“The beast in me/ Wears a leash/ Called self-control,/ Which is guided/ More by self-perseverance / Than moral convictions,” he writes. Those lines—jagged, abrupt, scraped of ambiguity—exemplify the poet’s work, as does their bent. Throughout, the author returns to the theme of mastering his darkest impulses, of fearing that he bears a “Curse/ of/ Caine/ A Stench/ That cannot/ Be/ Removed.” This raw, confessional approach compels both as poetry and as unstinting self-portraiture. “Did I Forget You” incisively questions the limits of his own perspective; “Cornfield of Abandonment” takes on bereavement but also a broader sense of being alone and adrift, imagining Hell as a place “Where/ Communication/ To our/ Creator/ And the/ Ones we Love/ Ceases.” At times, his touch is light, as when he muses “I Believe/ Jesus/ Has/ Unfriended/ Me.”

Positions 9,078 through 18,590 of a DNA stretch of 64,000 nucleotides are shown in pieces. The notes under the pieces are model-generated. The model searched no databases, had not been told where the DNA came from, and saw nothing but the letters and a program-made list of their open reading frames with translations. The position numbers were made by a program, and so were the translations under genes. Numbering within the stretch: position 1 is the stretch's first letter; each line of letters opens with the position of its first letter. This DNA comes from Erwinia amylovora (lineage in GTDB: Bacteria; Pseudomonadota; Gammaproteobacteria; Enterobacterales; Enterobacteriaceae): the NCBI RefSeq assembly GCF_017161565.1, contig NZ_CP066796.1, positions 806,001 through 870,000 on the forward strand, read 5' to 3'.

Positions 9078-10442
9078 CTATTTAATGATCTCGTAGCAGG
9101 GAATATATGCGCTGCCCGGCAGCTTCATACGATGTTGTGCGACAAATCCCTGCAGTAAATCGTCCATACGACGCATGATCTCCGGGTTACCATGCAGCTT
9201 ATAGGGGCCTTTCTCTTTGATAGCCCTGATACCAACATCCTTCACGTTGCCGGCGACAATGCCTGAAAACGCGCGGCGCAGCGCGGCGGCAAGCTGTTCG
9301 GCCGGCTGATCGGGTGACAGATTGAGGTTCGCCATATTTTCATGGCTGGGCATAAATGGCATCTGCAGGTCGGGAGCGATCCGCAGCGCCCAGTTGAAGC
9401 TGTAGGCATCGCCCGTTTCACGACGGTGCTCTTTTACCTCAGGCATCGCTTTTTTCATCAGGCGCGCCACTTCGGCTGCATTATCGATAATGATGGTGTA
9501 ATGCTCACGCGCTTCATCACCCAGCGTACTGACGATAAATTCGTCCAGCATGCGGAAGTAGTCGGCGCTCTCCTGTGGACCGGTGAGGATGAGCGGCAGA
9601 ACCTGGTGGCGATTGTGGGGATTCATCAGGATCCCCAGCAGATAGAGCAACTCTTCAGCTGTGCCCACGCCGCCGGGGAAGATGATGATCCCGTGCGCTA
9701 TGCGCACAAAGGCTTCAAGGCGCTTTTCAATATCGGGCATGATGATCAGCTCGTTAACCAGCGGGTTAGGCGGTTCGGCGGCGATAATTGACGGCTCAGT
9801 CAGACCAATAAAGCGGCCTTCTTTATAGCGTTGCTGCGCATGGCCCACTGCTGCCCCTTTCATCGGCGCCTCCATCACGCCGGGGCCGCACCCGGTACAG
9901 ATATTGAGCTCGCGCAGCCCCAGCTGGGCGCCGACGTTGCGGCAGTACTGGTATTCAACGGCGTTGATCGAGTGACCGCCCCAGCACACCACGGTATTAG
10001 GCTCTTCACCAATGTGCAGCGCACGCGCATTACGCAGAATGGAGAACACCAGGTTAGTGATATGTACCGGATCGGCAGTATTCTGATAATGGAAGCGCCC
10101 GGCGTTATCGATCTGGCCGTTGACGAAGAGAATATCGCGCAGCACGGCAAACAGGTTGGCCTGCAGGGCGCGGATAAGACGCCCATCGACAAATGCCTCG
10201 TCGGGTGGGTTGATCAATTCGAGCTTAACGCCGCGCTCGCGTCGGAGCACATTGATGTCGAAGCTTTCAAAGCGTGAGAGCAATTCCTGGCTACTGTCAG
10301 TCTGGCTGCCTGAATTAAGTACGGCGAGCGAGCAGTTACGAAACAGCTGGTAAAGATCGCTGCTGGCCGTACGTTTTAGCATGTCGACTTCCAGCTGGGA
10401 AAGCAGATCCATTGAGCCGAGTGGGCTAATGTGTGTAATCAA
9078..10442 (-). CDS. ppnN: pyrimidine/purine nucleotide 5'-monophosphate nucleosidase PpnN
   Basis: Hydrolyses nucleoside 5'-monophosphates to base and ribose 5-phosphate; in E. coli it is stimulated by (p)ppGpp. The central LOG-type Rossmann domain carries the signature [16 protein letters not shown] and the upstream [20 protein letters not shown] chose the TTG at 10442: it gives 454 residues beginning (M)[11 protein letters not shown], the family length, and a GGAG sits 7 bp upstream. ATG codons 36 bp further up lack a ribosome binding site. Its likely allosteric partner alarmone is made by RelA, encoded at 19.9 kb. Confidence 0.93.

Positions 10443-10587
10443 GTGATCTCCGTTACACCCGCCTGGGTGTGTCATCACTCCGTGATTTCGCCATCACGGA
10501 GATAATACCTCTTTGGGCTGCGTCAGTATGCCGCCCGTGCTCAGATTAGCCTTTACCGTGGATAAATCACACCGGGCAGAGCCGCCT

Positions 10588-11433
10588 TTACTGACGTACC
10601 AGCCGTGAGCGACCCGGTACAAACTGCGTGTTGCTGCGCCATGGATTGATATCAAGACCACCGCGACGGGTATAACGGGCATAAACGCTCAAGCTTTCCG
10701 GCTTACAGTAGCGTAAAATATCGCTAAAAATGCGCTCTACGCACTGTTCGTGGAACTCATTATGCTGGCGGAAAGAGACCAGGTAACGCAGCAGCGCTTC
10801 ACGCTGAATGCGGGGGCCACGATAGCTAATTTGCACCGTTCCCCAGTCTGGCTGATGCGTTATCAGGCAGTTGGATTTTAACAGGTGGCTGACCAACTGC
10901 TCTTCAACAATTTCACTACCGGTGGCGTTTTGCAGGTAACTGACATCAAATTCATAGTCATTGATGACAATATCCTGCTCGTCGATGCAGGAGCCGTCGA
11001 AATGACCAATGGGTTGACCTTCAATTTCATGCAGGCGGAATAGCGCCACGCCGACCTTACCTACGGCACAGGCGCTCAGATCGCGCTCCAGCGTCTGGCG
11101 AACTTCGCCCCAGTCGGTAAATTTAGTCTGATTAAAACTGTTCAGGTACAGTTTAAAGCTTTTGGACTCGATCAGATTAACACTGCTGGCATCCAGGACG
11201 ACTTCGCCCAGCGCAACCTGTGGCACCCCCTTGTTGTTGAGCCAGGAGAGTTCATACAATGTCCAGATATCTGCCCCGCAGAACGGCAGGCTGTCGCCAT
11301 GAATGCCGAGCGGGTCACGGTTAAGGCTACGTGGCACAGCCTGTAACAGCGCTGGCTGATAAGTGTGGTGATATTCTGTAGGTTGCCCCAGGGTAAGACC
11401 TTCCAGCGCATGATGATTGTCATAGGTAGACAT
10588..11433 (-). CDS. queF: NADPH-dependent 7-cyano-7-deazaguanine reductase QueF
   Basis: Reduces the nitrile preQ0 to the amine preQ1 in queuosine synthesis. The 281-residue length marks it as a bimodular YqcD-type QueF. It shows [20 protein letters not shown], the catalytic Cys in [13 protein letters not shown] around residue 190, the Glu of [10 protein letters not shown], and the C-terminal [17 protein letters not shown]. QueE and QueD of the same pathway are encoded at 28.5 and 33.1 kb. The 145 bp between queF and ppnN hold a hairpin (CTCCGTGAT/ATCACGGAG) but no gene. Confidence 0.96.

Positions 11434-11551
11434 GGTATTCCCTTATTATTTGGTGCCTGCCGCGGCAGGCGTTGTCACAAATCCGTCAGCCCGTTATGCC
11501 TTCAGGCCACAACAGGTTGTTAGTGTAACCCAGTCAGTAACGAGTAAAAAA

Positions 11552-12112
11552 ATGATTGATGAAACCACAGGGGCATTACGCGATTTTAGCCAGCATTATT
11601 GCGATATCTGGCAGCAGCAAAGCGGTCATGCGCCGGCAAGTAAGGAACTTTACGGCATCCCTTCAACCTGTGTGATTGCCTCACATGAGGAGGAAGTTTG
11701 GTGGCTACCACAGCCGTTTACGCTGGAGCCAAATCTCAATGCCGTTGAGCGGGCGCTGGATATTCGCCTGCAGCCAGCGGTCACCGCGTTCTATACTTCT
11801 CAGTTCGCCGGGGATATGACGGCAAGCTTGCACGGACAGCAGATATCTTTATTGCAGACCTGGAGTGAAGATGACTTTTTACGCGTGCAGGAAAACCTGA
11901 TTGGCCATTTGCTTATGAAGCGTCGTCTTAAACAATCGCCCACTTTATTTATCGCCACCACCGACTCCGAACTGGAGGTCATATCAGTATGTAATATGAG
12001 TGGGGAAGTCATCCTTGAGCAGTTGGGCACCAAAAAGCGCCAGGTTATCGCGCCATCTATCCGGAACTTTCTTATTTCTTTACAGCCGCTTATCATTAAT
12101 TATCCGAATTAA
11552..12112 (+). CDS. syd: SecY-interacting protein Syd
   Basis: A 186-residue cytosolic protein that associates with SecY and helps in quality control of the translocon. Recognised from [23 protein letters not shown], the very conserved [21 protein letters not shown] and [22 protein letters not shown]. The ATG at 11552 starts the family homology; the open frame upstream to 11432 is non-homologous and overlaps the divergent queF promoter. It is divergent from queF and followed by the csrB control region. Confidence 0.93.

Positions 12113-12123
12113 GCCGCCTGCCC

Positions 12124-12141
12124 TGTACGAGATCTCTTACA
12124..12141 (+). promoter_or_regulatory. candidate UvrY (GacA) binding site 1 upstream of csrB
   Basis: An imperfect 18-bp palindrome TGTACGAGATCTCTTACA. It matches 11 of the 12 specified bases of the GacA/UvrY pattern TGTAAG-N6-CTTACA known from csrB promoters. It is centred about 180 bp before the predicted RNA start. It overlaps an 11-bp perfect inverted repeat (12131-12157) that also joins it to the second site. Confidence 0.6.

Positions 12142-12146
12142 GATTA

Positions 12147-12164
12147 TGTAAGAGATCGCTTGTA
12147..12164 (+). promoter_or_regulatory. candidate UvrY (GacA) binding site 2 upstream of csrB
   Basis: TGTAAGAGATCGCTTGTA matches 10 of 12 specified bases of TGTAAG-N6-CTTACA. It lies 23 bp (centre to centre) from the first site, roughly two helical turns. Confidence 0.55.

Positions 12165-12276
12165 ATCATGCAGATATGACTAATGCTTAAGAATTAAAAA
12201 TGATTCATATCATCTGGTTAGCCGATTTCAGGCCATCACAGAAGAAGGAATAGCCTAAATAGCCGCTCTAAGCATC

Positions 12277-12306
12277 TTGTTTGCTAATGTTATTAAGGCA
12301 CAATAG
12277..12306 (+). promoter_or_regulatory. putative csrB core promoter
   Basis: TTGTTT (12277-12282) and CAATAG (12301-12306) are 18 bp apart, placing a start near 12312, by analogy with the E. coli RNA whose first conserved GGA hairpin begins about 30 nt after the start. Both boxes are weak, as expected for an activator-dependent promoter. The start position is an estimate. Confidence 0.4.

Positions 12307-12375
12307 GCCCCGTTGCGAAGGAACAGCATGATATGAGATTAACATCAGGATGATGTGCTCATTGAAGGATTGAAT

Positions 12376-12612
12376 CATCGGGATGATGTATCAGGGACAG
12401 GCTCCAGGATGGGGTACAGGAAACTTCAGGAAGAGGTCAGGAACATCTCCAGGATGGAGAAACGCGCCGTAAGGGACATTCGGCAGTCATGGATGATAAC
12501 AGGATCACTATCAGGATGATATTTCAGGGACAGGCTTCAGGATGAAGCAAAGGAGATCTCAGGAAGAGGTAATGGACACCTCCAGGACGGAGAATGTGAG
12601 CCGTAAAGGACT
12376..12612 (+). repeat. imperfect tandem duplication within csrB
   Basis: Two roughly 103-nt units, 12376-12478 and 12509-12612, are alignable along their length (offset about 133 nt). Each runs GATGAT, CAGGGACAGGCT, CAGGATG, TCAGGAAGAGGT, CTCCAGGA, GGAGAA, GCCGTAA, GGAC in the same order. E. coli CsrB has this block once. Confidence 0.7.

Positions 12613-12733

Curiously, the least engaging lines are the directly political ones, which tend toward generic gripes about “the media” or prosaic statements of principle: “There is no such/ Thing as a free/ Ride/ When it comes/ From big brother.” Welcome celebrations of dogs and Anne Sexton, plus parodies of “The Red Wheelbarrow,” brighten the mood, and the comic scenario in “The Devil’s Advocate”—in which Satan’s lawyer toasts the sanctity of attorney-client privilege—has welcome bite.
Takeaway: A collection of curt, incisive poetry that lays bare a self-proclaimed “deplorable"'s soul.
Great for fans of: Aaron Goldstein, The Conservative Poets: A Contemporary Anthology.
Design and typography: A
Marketing copy: B+